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    (2022-03-25) Bishop, Melissa Ann; Wakabayashi, Tomoko; Ricks-Doneen, Julie; Oden, Sherri L; Shambleau, Krista; Carver, Cynthia
    For over 100 years, reading has been a critical topic of discussion in the educationfield. Theories have been developed and revised on how children learn to read and as more research was completed (Crawford, 1995). Literacy and reading scores around the United States have been low for over ten years. In 2019, only 32% of 4th graders nationwide have been proficient in reading (NCES, 2020). Many states have developed laws around reading proficiency targeted at reaching reading proficiency by the end of third grade. Including Michigan's, the Read by Grade Three Law (Act 306 of 2016: MCL380.1280f,2016). In Michigan, the Michigan Association of Intermediate School District Administrators in collaboration with early literacy experts created the Essential Instructional Practices in Early Literacy (MAISA, 2016a). One county in Michigan developed a literacy coaching program for prekindergarten teachers. This coaching program was the basis for this dissertation research that explores teacher and coach experiences in the program. This research was completed as a mixed-methods case study, using both quantitative and qualitative data sources. Surveys and interviews gathered perspectives of the coaches and teachers on coaching strategies that were effective for them. In addition, the perception of the quality of relationship between the coach and teacher was investigated. Coaching was completed virtually due to the COVID-19 pandemic and participants shared their experiences with navigating coaching, teaching, and using technology in new ways. Survey and interview data was analyzed using in-vivo coding to explore initial categories and then themes. The study describes a variety of coaching strategies that coaches and teachers found effective. I also compare the reported impact of an in person versus virtual coaching on teachers’ literacy practices. Constructive feedback was not only the strategy reported as used most often, but also it was perceived to have the most impact on teaching practices by both coaches and teachers. Teachers’ strong relationship with coaches affected their success; those reporting a stronger relationship also reached also their goals and gained new knowledge from the coaching program. Resources and difficulties faced varied for the teachers; these ranged from materials, budget, and available staff.
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    (2022-03-26) LeRoy, Adam; Bhargava, Ambika; Oden, Sherri; Niddifer, Jana; Lauer, Nick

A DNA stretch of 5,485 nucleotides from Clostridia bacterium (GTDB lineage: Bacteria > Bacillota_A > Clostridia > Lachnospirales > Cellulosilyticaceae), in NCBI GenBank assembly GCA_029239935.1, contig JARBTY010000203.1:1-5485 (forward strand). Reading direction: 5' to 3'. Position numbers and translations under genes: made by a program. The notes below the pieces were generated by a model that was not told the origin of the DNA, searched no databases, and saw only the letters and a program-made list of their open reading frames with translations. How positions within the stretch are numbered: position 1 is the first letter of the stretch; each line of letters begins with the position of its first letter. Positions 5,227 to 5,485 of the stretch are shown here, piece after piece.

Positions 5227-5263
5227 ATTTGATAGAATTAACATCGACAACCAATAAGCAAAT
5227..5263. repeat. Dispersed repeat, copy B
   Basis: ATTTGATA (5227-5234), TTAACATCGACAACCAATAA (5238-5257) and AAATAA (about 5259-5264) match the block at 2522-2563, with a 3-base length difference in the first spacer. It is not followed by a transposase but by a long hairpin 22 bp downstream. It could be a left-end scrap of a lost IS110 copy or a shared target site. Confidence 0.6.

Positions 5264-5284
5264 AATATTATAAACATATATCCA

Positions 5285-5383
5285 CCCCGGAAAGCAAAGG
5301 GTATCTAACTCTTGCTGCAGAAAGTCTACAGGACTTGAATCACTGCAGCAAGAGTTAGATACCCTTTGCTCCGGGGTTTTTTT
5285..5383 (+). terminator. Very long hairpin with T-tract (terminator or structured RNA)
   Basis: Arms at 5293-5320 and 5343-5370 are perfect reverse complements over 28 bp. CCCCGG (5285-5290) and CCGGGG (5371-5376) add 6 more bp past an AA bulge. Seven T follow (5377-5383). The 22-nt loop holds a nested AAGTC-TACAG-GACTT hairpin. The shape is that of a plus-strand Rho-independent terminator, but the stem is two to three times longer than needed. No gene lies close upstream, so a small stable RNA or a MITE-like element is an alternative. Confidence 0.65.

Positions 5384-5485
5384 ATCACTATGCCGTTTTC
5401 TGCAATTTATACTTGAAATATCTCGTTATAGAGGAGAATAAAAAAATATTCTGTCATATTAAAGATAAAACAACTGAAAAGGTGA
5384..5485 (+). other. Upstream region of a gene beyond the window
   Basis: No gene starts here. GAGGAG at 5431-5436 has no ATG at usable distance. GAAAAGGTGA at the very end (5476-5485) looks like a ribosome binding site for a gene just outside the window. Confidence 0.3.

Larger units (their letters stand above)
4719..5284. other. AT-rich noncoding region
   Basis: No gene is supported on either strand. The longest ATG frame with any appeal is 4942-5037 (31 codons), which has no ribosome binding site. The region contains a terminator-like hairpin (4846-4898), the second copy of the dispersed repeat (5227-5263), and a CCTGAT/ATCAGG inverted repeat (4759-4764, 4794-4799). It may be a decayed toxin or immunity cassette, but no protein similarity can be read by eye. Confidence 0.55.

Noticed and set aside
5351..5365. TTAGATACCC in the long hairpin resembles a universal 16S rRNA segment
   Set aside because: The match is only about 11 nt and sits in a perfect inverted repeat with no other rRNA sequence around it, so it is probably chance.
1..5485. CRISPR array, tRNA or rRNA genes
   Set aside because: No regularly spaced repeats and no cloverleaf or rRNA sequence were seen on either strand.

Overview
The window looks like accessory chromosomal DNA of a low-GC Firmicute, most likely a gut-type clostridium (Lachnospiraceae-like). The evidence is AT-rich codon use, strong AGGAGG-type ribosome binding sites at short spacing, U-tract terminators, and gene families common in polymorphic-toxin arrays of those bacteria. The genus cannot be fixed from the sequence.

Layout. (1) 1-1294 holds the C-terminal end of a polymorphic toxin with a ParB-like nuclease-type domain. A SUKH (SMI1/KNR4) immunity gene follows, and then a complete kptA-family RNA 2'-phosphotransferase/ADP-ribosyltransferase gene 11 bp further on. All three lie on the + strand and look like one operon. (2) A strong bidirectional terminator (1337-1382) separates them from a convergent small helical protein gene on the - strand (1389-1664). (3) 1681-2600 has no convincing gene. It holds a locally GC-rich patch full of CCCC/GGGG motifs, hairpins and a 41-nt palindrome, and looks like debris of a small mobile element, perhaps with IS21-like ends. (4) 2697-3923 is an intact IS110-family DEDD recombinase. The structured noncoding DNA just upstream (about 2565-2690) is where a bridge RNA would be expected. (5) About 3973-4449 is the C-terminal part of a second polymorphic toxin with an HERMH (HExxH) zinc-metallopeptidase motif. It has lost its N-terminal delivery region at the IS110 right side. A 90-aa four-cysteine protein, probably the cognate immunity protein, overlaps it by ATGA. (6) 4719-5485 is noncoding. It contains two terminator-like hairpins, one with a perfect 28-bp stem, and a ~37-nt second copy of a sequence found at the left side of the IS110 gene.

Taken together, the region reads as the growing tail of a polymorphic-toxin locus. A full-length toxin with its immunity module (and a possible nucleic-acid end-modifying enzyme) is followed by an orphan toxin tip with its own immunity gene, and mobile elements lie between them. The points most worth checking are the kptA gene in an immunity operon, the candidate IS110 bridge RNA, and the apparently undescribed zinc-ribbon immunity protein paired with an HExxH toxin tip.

The COVID-19 pandemic has resulted in wide disruptions to in-person schooling which have exacerbated conditions in the public-school system. While creating chaos in general, these disruptions have also affected the assessment of children and the delivery of instructional interventions, processes which are crucial to the implementation of Response to Intervention, in which children receive increased academic support at progressive tiers of intervention. The current study used a qualitative design aligned to the classic cultural-historical methods used by Vygotsky. Specifically, this study examined the experiences of Birth to 3-years-old and Kindergarten to Grade Three interventionists, who provided intervention to children during the pandemic. Nine participants, four Birth to 3-years-old interventionists and five Kindergarten to Grade Three interventionists, participated in a series of focus groups in which research questions were presented as tools for analysis. All sessions were audio and video recorded. The data were transcribed and analyzed using in-vivo codes, subcategories, dominant categories and themes.Five themes emerged from the data analysis. The first two themes related to alterations of service but remained distinct on the basis of whether the alteration was in relationship to a social need or of material necessity. The next two themes were primarily characterized by verbal responses that indicated emotions or feelings. The final theme was a distinct set of verbal responses about future orientation and characterized by concerns about educational practice and children’s experiences. The study’s findings capture how interventionists altered services for children during the pandemic, the experience of providing intervention during the pandemic and expectations about intervention in subsequent school years. The methodology developed for this study suggests the potential to align modern methods to classical cultural-historical methods. The data also reveal specific alterations that interventionists implemented, perspectives on their experience and concerns. These verbal responses serve as rich vignettes of the COVID-19 pandemic and have implications for District-level, and other public policy decisions. These findings underscore the importance of conducting studies within a methodological framework that emerges on a clear theoretical basis and may inform future research of Response toIntervention.